Oh, Those Hands-On Projects!

Kendra, I loved your Marvelous Monday reviews and still reference them.  Thanks so much.  I’m picking history for next year and I’m really interested in The Mystery of History.  I own years 1 and 3 already, but haven’t used them yet.  My kids will be in grades 6, 5, 4, and 1.  Plus, one will be toeing the line for kindergarten.  I’m not sure what I’ll do about that yet.  And I have twins that are about to turn two.  And baby number eight is due in the fall.   I’m feeling the need to really simplify.  To concentrate on upping the quality of reading, writing, and arithmetic, and let the rest be details.
I LOVE hands on stuff and always want to go with that, but honestly, I can’t keep up with it.  I’m just not sure how to find the time and quiet and focus we need to really do it.  It’s a little chaotic here and the 4 year old is difficult.   With that background my question is, how long does Mystery of History take each day?  Would reading the text only be interesting enough, or are all the activities and reviews and timelines and tests necessary?
I’m also totally in love with Ann Voskamp’s geography books, but they are project rich, too.  Did you do many of those?  How long does that generally take each day?  I’m not anti-project at all.  I just need to be realistic about the other things in our day that need to get done.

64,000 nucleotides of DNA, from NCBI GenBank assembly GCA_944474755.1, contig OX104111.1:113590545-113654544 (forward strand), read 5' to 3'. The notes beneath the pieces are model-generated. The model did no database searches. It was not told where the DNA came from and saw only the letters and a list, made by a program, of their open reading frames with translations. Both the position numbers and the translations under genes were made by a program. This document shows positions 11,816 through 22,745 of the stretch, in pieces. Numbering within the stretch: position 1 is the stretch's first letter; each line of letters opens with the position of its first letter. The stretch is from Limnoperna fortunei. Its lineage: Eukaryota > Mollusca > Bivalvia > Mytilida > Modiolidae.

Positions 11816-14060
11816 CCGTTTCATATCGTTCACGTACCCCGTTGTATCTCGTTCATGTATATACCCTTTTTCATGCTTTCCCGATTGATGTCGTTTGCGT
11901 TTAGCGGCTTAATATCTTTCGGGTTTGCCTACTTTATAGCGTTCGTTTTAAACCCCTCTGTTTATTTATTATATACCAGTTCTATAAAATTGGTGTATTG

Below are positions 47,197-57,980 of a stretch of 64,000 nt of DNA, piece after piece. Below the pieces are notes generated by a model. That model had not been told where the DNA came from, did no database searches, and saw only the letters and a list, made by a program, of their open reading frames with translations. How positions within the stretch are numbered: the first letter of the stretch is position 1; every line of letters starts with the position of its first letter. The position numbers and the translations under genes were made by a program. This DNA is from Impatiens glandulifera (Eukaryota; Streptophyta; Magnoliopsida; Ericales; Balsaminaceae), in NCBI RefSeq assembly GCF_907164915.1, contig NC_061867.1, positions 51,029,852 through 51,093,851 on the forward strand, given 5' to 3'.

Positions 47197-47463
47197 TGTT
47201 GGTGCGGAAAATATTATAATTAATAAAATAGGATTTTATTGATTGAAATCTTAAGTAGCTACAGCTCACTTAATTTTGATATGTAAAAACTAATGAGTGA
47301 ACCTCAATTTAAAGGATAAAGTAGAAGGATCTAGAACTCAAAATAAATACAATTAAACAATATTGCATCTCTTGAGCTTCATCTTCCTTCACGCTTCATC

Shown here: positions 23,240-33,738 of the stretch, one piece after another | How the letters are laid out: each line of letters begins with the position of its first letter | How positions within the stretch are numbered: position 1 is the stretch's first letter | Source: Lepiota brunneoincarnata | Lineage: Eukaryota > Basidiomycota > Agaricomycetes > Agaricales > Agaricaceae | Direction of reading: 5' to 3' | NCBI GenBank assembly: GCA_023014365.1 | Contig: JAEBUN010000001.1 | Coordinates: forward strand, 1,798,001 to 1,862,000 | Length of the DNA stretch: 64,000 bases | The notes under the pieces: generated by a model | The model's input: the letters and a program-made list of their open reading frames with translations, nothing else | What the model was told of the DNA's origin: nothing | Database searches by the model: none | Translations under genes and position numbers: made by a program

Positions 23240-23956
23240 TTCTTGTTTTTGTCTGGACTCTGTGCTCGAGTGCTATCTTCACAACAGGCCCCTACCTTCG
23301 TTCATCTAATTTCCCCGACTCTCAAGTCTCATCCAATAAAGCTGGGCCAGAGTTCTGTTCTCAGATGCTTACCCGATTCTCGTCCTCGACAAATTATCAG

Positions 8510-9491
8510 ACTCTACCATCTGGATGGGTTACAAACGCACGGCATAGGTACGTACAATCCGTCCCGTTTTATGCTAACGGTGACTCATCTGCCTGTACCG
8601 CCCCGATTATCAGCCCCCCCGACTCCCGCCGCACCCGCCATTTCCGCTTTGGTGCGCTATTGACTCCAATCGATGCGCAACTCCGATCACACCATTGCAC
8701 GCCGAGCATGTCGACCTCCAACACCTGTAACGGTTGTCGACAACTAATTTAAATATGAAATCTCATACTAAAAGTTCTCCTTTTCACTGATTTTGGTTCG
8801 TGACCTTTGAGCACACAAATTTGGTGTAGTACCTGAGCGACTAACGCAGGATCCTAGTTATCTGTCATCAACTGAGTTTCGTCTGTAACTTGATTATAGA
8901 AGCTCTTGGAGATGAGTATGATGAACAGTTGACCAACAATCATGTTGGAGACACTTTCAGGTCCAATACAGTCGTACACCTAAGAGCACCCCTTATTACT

Thanks for any help you have.



Realistic. Yes. Stephanie, you have so very much on your plate right now, and you are one wise woman to desire simplicity. Just the custodial care of everyone in your household is going to drain your time, so added projects like painting clay pots and calculating the earth's circumference with a string can feel completely overwhelming.

There are years we can get to every little fun project I've planned to correlate to history lessons and there are years (this is one of them) when we will be spending our summer doing those things. Honestly, I rather like it that way- gives us something constructive to do during the summer between jumping into the pool and barbecuing dinner.

So what that looks like here is simply this: I read the history lessons for the day (or we listen to Linda Hobar read them via her MP3's) and the girls do the coloring pages that go with the lesson. We talk about the lesson and maybe pull things up on YouTube to watch (lately it's been Archimedes and the Colossus of Rhodes). We tell Dad what we learned during dinner, and we call it good! Some weeks we actually do have time for a project. Some days I actually don't mind the extra clean-up involved.


The Famous Figures series is an easy project we've enjoyed this year.


There are seasons. This fall you need simple. Don't apologize for it and don't worry- there will be a time when you can all go build a scale replica of the Taj Mahal in your backyard. Or not ;)